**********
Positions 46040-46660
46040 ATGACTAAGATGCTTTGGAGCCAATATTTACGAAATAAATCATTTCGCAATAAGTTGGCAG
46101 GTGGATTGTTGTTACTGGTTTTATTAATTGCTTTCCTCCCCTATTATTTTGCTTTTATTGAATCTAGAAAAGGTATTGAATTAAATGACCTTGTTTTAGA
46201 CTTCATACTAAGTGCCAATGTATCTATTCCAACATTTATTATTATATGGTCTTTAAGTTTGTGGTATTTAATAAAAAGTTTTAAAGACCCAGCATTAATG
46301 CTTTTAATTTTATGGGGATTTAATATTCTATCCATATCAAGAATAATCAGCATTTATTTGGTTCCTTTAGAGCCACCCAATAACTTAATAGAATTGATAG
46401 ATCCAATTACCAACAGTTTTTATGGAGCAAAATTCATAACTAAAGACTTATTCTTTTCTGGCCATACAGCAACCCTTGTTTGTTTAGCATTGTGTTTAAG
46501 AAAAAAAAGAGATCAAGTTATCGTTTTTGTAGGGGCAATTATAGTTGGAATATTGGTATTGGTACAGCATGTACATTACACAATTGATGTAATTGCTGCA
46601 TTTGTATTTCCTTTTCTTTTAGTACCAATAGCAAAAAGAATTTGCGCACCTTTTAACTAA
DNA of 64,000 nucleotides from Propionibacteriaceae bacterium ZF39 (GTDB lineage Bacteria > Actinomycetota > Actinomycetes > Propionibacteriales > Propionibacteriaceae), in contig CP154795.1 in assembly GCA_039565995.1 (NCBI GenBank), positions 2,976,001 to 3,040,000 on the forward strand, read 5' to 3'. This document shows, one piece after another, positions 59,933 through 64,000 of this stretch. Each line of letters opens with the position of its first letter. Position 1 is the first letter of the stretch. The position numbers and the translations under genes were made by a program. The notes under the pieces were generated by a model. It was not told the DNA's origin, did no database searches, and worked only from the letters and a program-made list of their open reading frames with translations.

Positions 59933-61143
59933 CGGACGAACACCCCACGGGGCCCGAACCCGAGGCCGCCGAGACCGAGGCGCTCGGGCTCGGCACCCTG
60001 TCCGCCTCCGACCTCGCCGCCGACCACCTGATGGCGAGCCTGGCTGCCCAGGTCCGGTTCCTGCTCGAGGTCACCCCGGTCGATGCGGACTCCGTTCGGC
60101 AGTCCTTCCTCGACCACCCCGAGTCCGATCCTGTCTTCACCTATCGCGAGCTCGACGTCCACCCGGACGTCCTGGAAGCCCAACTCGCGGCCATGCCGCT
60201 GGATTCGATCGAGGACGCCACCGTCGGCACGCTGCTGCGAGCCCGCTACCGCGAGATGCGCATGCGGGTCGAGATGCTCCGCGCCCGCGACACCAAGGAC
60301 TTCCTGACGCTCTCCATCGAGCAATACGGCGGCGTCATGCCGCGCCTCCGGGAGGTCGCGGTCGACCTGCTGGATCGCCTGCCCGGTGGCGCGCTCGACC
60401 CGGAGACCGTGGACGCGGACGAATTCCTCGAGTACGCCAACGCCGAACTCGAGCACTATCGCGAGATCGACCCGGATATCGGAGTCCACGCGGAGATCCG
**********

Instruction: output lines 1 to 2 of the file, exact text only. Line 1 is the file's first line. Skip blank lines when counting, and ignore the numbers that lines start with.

Positions 46040-46660
46040 ATGACTAAGATGCTTTGGAGCCAATATTTACGAAATAAATCATTTCGCAATAAGTTGGCAG